Even if you play your guitar regularly, it’s bound to build up dust.
The question is whether you should be concerned about the effects of dust on your instrument.
Overall, dust doesn’t damage your guitar. It builds up and can feel odd on your fretboard, but that won’t damage it. The only exception is in how you remove dust from your guitar since some methods recommended online could do more harm than good.
Dust is still an abrasive substance to a degree and wiping dust off your guitar’s body can cause small scratches if you don’t take proper care.
Read on to find out more about how to handle dust build-up on your prized possession.
What are the most sensitive parts to dust on a guitar?
The most sensitive parts of your guitar are the moving parts, but depending on how you store your guitar, you can prevent dust buildup.
Storing your guitar in its case when not in use will keep dust build-up to a minimum if you worry about it. For the most part, you can leave your guitar on its stand and it’ll be fine.
The first place I notice dust build-up tends to be the fretboard and strings and while it makes playing a little more difficult, removing the dust is as simple as wiping everything down gently with a soft microfibre cloth.
When you change strings, you should check the nut and bridge saddle for dust build-up as these two areas can affect the longevity of your strings.
The tuning pegs on your guitar, being that they’re moving mechanical parts, can be susceptible to dust-related problems. The best way to handle this is to give them a check from time to time and wipe them down.
You may think that electronic parts are susceptible to dust damage and usually that is the case, but most of the electronics on a guitar are stored inside the body.
The last part to keep dust-free would be the pickups on your guitar. While dust won’t destroy your pickups, the excessive buildup can lessen their ability to receive vibrations from your strings.
Can dust buildup affect a guitar’s performance?
However, excessive buildup of dust and grime on your guitar is never something you should welcome. Too much dust can lead to grime and rust, which will at least affect the tone of your guitar pickups over time.
More important is how you remove dust from the pickups. There are bits of advice floating on the internet that recommend using steel wool to remove dust and then using magnets to pick up the leftover steel shavings.
Don’t do either of these! Steel wool can scratch your guitar and the shavings can get into all sorts of places, you may also affect the polarity of your pickups while scrubbing them.
The same can be said for the use of a magnet, it will change the polarity or demagnetize your pickups and render them useless. Don’t follow this advice.
Can dust damage a guitar body?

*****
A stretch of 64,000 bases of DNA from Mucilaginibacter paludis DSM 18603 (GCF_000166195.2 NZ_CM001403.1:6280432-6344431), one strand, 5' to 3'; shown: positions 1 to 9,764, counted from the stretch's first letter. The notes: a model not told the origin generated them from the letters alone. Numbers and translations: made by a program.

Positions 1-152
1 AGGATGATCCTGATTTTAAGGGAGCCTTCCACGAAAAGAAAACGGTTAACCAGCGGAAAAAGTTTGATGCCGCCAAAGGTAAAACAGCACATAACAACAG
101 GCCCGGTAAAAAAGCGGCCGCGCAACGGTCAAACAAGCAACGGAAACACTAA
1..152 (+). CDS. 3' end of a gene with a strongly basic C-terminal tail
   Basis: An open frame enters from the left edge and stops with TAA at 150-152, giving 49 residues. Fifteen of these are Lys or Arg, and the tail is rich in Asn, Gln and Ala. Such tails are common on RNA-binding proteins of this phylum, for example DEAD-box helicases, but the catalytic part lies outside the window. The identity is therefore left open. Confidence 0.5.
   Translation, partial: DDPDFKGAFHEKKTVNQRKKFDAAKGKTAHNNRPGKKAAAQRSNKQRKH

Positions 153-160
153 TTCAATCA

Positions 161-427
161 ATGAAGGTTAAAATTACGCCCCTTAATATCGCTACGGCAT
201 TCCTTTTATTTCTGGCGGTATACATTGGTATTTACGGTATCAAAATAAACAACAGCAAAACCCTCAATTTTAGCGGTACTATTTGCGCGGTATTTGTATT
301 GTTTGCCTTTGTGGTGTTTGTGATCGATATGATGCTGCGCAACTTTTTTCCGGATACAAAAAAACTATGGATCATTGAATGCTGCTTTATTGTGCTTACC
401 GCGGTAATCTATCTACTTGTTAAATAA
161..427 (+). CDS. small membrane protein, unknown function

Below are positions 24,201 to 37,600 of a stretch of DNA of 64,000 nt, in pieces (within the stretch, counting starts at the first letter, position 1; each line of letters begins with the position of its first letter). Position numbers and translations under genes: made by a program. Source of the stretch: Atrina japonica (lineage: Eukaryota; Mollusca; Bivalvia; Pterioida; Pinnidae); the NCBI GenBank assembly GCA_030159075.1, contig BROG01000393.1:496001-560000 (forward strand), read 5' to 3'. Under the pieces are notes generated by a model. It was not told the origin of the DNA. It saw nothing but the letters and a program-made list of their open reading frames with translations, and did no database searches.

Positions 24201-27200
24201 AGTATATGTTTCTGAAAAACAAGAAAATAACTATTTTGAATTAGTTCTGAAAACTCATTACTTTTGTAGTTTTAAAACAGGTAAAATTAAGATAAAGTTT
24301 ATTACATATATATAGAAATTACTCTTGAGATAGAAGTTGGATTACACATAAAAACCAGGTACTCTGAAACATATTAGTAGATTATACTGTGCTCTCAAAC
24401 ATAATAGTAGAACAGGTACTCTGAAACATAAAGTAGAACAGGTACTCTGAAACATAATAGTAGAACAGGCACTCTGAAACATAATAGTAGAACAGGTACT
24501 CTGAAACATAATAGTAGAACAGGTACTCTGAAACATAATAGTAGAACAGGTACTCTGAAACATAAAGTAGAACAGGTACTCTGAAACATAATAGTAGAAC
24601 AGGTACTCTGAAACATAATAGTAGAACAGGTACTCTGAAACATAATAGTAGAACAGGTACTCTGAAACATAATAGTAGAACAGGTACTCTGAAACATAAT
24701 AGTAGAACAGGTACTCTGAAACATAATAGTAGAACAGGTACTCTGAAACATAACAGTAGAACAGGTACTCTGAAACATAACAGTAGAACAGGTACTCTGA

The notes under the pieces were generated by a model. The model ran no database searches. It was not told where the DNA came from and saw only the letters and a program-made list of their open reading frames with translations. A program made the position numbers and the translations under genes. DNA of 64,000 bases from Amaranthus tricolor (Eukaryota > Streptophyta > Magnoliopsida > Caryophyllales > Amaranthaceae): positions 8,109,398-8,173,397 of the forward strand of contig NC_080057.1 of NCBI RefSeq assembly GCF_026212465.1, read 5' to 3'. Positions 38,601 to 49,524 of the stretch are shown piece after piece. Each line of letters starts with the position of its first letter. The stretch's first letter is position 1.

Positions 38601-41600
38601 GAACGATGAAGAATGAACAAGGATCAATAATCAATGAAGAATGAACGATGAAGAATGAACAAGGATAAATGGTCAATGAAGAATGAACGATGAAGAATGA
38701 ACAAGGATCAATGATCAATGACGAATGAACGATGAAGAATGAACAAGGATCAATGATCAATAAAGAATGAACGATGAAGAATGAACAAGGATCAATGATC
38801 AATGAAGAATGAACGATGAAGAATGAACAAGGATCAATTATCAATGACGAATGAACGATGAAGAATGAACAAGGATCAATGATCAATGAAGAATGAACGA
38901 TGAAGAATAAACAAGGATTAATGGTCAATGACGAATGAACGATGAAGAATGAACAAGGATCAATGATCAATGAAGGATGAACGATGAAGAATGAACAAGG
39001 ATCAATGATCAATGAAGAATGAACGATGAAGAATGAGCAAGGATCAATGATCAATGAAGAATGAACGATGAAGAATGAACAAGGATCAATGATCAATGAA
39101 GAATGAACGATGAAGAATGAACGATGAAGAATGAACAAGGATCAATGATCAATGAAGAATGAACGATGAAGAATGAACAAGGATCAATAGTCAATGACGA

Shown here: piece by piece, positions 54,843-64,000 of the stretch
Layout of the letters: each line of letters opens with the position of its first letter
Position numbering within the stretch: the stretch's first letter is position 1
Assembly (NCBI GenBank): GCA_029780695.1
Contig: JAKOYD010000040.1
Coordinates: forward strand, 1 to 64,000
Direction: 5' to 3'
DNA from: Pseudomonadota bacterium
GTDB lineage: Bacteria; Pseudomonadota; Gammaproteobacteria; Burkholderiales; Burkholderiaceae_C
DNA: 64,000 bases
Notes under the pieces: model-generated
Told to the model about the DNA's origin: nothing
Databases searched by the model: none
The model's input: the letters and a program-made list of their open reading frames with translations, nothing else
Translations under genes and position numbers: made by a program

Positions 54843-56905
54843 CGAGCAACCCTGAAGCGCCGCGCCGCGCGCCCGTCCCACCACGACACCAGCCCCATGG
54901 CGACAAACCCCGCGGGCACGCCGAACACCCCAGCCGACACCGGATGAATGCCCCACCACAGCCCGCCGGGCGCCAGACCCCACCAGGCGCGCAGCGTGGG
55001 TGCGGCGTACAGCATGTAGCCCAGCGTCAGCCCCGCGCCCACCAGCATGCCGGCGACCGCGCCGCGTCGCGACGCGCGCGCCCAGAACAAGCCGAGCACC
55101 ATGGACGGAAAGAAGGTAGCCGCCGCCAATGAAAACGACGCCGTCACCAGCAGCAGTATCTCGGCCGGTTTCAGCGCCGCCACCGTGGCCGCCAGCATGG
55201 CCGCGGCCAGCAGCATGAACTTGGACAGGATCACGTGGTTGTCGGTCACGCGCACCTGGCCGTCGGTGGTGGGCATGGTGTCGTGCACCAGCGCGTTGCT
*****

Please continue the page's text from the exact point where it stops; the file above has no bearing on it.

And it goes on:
Dust can cause tiny scratches on the finish of your guitar if you’re not careful. You’re actually better off avoiding wiping it with a cloth in this case. The cloth will just rub the dust over your body and cause those small scratches we talked about.
A better option is to use pressurized air to remove the dust. You can get cans of pressurized air with extended nozzles and use those to blow the dust off when it builds up.
After you’ve blown the majority of the dust off, you can then safely wipe it down gently with a microfibre cloth.
How to prevent dust from building up on your guitar?
Other than just caring for your guitar, you can buy guitar polish, but try to get a wax and silicone-free one. You also get polishes for the fretboard which moisturize the wood there as well.
I’ve seen a recommendation to use Mist-N-Shine by Wizards on Quora. The claim was that it kills static to keep the guitars from attracting dust, however, this is something you’d be trying at your own risk.
The last product is what’s called a Ghost Cover. They’re made of Tyvek, a soft, breathable, tear-resistant, non-woven fabric and the covers come in a shape that sits nicely over any guitar. They’re a nice alternative to having to stick your guitar in its case all the time.
The absolute best way to prevent dust on your guitar though is to always be playing it.
How to clean a dusty guitar?
So there are some products on the market that help to prevent dust build-up on your guitar, but before you buy anything, there are a few general maintenance tips you can use to make dust build-up less likely:
- Store your guitar in its case when you’re not playing (it’s cumbersome, but it works).
- Wipe your strings down with some alcohol after you’re done playing, this will remove dust and help them last longer.
- Wipe down your guitar whenever you change your strings.
There are a couple of places we often don’t think to clean, because they’re pretty small and out of the way, but these places are just as important to keep clean.
For one, you should keep your guitar nut clean. Whenever you replace the strings, wipe the grooves of the nut down gently and when you lay the strings in, run them through the groove a few times to gently remove dust they may have built up in there.
This will help your strings last longer.
The frets and fretboard are other common places where dirt builds up and there are a couple of good videos on cleaning them.
This one is from Gibson:
this one is for Rosewood fretboards:
I hope this has helped provide some clarity on dust and its effects on your guitar and also given you some guidance on how best to treat dust.
Hello there, my name is Ramiro and I’ve been playing guitar for almost 20 years. I’m obsessed with everything gear-related and I thought it might be worth sharing it. From guitars, pedals, amps, and synths to studio gear and production tips, I hope you find what I post here useful, and I’ll try my best to keep it entertaining also.